BY SEBASTIAN ENCINA, Collections Manager
Digital photography has made documenting our lives a much easier endeavor. Now, anyone with a cell phone can capture almost any moment with photos and even movies. Digital photography has become ubiquitous, and sharing these files becomes increasingly more feasible.
Archaeologists are using this tool more and more on their excavations, and even the Kelsey Museum has gone fully digital. The Kelsey used to insist on film photography when documenting its collections, but greater access to storage space and proper archival methods for digital photography has paved the way for this change.
The same option was not available, obviously, to those who came before us. George R. Swain, University of Michigan photographer from 1913 to 1947, had to use the methods available to him at the time. This meant taking his wood view camera with him on his travels through the Mediterranean, along with hundreds of glass plates. These plates were heavy, and he often needed help carrying them (often his son provided this service).
His view camera was not Swain’s only tool in the field. In the 1920s, easier means of photography were available, though they were of lesser quality. Thanks to the innovations of George Eastman, film photography had become popular. Film rolls were small and easy to carry, but one was limited by the number of frames on each roll, and the photographer couldn’t see what they captured until later, when the film was developed. Swain carried a film camera, likely a Kodak (the model is lost to us), and often he had others do the same. He would take meticulous notes about who shot what, when, and where. These notes are reflected in our current records.
The Kodak shots often captured scenes that are less formal but equally as important. The glass slides were reserved for artifacts and excavations; the Kodak captured everything else, including people, humorous moments, animals, and anything else happening during the excavations and travels.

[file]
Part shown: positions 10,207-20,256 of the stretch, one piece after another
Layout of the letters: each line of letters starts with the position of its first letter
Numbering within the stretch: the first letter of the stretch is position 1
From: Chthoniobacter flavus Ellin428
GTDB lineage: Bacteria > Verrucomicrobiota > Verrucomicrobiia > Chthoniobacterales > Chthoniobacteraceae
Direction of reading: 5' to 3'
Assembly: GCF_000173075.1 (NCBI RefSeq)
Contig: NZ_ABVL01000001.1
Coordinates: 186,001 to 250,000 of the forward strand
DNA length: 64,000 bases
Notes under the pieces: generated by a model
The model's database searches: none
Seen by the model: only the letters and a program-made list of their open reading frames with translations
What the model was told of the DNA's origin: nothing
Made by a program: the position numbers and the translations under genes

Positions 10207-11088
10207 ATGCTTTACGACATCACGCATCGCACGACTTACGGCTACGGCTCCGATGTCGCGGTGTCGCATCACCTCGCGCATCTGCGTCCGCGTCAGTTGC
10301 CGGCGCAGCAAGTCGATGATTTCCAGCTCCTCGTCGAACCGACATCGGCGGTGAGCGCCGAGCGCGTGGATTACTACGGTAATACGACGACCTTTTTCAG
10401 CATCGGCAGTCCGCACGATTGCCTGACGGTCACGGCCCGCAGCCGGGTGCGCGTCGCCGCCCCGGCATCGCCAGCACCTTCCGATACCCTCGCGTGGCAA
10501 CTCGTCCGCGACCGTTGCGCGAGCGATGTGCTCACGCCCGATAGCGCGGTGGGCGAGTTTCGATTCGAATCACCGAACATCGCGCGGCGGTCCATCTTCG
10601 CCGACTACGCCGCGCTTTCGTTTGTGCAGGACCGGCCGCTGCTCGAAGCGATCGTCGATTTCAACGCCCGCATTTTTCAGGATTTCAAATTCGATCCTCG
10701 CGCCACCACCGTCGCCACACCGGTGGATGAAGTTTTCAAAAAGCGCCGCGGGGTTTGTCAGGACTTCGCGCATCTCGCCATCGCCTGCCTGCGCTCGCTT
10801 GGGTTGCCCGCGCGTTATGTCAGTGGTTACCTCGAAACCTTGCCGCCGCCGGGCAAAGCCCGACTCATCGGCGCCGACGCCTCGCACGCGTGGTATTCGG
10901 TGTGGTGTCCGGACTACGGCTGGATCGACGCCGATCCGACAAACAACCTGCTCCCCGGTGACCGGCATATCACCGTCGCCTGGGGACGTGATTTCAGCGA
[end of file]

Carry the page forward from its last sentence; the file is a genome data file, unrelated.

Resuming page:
For this month’s “From the Archives,” we present one roll of Swain’s film that reflects this. In April 1920, only 98 years ago, Swain and company traveled to Dimé, in the Fayum region of Egypt, likely on a reconnaissance mission to see where Michigan could excavate in years to come. Dimé was eventually excavated, but was not one of the original projects of the 1924 season. In this roll, we see what Swain encountered during this trip. People holding fish. The train and the train station. Farmers working the fields. A village scene. Dr. Askren posing. Hiking over the sands.
Fortunately for us, making this kind of trip is easier now without having to haul so much photography equipment (though we are lost without an energy source). Swain did not have the luxury, but we are thankful for the work he did to capture these moments.
Image KS175_11: April 28, 1920; George R. Swain; “Winnowing grain on a threshing floor, village with scattered palms in the background.”
Image KS175_01: April 27, 1920; George R. Swain; Dimay trip. “Looking back toward the shore as we started out to cross the lake.”
Image KS175_02: April 27, 1920; George R. Swain; Dimay trip. “Dr. Askren standing by clump of old reeds in the sand, not far from the lake, as we started for Dimay.”
Image KS175_12: April 28, 1920; George R. Swain; “Another threshing scene — beans, bullocks and a drag.”
Image KS175_09: April 28, 1920; George R. Swain; “Man with string of fish, with several native bystanders. At El Lahoun station.”
Image KS175_07: April 28, 1920; George R. Swain; “Small group by a station of the railway — typical costumes.”
Image KS175_10: April 28, 1920; George R. Swain; “Typical village and palm trees by a canal.”
Image KS175_05: April 27, 1920; George R. Swain; Dimay trip. “Looking toward Lake Moeris, from the dock, on our return from Dimay.”
Image KS175_06: April 28, 1920; George R. Swain; “Engine and part of train of the Fayoum Light Railway.”
Image KS175_08: April 28, 1920; George R. Swain; “Station and people at El Lahoun station.”
Image KS175_04: April 27, 1920; George R. Swain; Dimay trip. “Dr. Askren standing by a spherical boulder, on the way from the lake to Dimay.”
Image KS175_03: April 27, 1920; George R. Swain; Dimay trip. “Hiking over the sands to Dimay. Porter first, then Professor [Francis W.] Kelsey.”